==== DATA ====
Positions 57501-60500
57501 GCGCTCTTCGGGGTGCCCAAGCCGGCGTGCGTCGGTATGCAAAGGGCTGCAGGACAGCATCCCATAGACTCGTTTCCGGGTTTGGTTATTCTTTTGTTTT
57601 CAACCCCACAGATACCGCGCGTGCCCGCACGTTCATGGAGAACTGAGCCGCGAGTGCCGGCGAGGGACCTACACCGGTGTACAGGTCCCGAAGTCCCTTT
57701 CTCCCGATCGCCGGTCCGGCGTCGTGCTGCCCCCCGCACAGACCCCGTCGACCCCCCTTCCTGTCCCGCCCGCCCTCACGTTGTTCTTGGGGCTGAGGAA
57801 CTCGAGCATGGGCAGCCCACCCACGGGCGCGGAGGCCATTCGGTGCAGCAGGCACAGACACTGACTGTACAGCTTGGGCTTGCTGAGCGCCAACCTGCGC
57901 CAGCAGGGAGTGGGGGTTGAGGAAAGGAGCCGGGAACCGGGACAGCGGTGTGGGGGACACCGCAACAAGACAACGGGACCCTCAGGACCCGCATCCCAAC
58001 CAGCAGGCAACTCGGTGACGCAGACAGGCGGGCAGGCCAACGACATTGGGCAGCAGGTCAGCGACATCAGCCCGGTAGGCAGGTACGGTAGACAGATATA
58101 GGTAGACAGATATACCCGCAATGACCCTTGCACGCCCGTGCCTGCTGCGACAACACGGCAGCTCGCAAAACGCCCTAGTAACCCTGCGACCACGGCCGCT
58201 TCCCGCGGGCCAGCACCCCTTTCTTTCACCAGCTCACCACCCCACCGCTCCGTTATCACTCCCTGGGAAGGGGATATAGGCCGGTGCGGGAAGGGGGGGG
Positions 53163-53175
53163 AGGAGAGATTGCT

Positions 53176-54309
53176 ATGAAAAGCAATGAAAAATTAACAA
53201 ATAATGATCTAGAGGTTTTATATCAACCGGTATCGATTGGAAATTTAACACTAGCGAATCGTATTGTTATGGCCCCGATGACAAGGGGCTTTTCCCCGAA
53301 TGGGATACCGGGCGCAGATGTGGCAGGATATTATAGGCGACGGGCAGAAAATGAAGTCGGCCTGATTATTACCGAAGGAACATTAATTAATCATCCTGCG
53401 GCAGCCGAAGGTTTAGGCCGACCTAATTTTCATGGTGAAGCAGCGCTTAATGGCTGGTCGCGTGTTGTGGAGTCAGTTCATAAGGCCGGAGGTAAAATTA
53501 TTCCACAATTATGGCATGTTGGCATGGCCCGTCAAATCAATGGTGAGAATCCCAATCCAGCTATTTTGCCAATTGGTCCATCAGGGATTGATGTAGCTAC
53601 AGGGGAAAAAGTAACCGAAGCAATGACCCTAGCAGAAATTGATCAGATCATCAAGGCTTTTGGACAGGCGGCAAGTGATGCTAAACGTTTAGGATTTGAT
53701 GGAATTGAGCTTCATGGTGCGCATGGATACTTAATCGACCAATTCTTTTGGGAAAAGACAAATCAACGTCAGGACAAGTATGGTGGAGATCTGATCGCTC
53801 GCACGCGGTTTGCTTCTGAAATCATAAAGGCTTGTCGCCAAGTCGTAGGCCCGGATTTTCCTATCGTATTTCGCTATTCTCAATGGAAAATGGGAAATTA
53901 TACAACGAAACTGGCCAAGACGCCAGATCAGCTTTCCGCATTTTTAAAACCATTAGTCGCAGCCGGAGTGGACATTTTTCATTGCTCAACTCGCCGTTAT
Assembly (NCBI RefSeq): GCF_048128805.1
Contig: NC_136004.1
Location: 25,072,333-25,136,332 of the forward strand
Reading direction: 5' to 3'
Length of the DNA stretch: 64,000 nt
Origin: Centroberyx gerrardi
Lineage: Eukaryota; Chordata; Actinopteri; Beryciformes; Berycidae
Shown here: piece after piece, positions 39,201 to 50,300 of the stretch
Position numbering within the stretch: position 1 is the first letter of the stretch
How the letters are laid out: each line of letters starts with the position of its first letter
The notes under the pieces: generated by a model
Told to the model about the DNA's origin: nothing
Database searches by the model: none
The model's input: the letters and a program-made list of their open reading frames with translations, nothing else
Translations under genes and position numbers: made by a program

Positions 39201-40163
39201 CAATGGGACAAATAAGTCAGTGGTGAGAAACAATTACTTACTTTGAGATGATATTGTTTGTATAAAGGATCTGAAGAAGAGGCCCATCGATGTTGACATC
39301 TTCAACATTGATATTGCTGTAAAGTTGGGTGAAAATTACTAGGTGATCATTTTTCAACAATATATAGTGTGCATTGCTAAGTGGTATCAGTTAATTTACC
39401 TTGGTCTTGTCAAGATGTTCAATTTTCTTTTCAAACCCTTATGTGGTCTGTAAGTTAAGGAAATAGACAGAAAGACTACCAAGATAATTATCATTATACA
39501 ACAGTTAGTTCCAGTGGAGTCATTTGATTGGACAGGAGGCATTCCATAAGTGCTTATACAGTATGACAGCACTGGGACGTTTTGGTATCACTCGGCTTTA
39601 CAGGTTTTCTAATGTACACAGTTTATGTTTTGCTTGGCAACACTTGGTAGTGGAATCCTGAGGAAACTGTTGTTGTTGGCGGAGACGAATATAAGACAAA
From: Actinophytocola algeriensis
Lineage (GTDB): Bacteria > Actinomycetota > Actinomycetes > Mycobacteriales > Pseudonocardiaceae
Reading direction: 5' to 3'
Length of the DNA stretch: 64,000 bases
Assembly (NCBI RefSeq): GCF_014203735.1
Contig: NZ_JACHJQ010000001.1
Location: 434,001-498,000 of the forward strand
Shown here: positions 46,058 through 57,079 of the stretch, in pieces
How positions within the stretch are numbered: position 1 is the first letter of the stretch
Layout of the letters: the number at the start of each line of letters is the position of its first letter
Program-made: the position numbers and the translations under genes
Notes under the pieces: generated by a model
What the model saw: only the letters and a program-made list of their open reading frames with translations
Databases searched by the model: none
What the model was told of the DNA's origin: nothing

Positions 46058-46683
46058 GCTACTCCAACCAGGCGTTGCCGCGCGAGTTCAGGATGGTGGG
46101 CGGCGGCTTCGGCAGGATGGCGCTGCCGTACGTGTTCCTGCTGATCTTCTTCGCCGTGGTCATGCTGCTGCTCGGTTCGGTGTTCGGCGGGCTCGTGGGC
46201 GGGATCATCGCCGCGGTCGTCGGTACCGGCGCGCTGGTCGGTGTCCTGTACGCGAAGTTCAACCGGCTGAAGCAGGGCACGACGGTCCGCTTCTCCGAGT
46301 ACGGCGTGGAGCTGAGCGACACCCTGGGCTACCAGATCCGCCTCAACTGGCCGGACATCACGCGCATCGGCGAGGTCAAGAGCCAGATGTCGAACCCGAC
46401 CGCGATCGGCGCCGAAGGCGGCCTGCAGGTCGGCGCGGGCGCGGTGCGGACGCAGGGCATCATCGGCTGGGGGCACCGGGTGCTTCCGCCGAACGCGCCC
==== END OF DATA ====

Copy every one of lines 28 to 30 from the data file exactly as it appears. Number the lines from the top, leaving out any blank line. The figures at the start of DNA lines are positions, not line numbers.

Lineage: Eukaryota; Chordata; Actinopteri; Beryciformes; Berycidae
Shown here: piece after piece, positions 39,201 to 50,300 of the stretch
Position numbering within the stretch: position 1 is the first letter of the stretch